What’s This About Tritan, the new ‘BPA-Free” Plastic?

This week we learned that Tritan, the new plastic being used in commercial products, including the new bins Whole Foods is renovating their stores with, is more estrogenic than BPA (Bisphenol-A), the plastic we have been trying to avoid. Now, we learn that Tritan, produced by Eastman Chemicals, is not being regulated by the EPA due to slick maneuvering reminiscent of the Tobacco industry’s saga which claimed that tobacco smoke was not a health hazard.

Mariah Blake‘s piece in the March/April issue of Mother Jones, “The Scarey New Evidence on BPA-free Plastics: And the Big Tobacco-style campaign to bury it,” sounds an alarm for us. We learn that the BPA-free Nalgene, Camelback, Evenflo, Tupperware, Rubbermaid, and Cuisinart products we thought were safe, all contain Tritan, without warning labels for us.

Plastic water bottles have also been found to be estrogenic, with increasing amounts of the chemicals released into water when exposed to UV waves, left in the car, sitting on grocery shelves, or run through the dishwasher. There is a long list of estrogenic health problems, including brain and organ development in utero, cancer, diabetes, obesity, problems with bone growth, ovulation, heart function, and more.

When George Bittner, professor of neurobiology at U Texas-Austin released a research paper he coauthored in the NIH (National Institutes of Health) journal, Environmental Health Perspectives, stating that virtually all commercially available plastics were estrogenic, he was successfully sued by Eastman Chemicals. How is this possible? Simple: for their research tests, Eastman used Charles River Sprague Dawley Lab Rats, which are insensitive to estrogens and can stand a 100x higher dose than can humans without effect. The jury did not grasp the significance of this ploy. Of course, their results were negative.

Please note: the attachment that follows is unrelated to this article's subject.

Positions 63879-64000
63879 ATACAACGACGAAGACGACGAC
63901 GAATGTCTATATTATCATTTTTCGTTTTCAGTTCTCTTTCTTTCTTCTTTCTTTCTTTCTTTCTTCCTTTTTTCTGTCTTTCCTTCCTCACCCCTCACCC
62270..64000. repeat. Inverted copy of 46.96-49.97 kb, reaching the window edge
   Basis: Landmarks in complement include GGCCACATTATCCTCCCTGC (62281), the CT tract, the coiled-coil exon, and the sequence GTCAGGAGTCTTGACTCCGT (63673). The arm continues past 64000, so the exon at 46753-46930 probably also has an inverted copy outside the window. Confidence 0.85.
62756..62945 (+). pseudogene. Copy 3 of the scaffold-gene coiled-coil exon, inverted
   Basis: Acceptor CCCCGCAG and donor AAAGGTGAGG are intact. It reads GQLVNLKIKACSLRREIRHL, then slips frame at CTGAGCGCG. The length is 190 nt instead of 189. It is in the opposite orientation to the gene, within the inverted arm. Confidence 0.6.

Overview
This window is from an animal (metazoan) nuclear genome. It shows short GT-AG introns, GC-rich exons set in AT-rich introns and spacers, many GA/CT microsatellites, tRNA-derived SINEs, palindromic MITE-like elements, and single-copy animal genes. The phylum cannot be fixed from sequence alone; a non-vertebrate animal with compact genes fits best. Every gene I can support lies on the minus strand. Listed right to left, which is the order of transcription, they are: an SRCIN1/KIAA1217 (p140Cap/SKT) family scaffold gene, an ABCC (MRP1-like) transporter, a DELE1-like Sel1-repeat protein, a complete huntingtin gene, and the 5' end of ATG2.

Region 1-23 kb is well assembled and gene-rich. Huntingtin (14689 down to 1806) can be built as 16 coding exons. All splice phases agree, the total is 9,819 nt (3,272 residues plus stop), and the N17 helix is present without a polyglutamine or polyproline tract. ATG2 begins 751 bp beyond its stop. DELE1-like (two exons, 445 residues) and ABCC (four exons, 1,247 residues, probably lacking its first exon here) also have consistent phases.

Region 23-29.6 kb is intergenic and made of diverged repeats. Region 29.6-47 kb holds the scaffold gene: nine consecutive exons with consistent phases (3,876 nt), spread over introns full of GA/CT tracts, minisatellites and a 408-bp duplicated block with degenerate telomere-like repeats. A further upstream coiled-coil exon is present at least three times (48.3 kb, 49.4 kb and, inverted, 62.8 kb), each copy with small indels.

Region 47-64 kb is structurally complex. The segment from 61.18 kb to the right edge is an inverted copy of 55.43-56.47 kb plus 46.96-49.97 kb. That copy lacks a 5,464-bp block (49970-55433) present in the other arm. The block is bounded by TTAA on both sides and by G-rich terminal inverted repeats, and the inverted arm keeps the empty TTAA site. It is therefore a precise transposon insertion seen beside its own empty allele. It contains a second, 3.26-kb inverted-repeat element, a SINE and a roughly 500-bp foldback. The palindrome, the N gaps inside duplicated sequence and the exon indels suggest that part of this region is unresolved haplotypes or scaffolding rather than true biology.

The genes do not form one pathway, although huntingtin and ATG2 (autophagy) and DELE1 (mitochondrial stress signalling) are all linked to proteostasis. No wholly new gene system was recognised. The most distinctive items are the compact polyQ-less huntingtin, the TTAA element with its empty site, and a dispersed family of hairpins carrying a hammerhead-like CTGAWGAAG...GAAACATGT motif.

The above tactics, combined with well-oiled rhetoric in the court proceedings that snowed the jury, mean that our health effects were jeopardized again, just as in the tobacco years.

According to Blake, “The EPA quietly withdrew a request for White House approval to add some endocrine disrupting chemicals- among them BPA [and others] to its ‘chemicals of concern’ list because it found that they may present an unreasonable risk to human health. This would require chemical makers to share safe-testing data with federal regulators.” This despite the 1996 law passed by congress requiring the EPA to screen 80,000 chemicals for endocrine-disrupting effects and report back by 2000. That report has not been forthcoming.

Meantime, for our own safety, we need to consider storing foods in glass jars, give tap water the respect it deserves, check out stainless containers for our packs, and look to whole foods a meal at a time, as we create safety measures that give us some control over our health.

 

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2 Responses to “What’s This About Tritan, the new ‘BPA-Free” Plastic?”

  1. Louise | Philadelphia Estate Planning Law Firm Says:

    Thanks for the ideas you shared on how to stay healthy even by changing our usual habits. A lot of people tend to overlook the things that can create a huge impact on their well-being. Wise choices matter and it is good to know that nowadays, people are left with several options to choose from.

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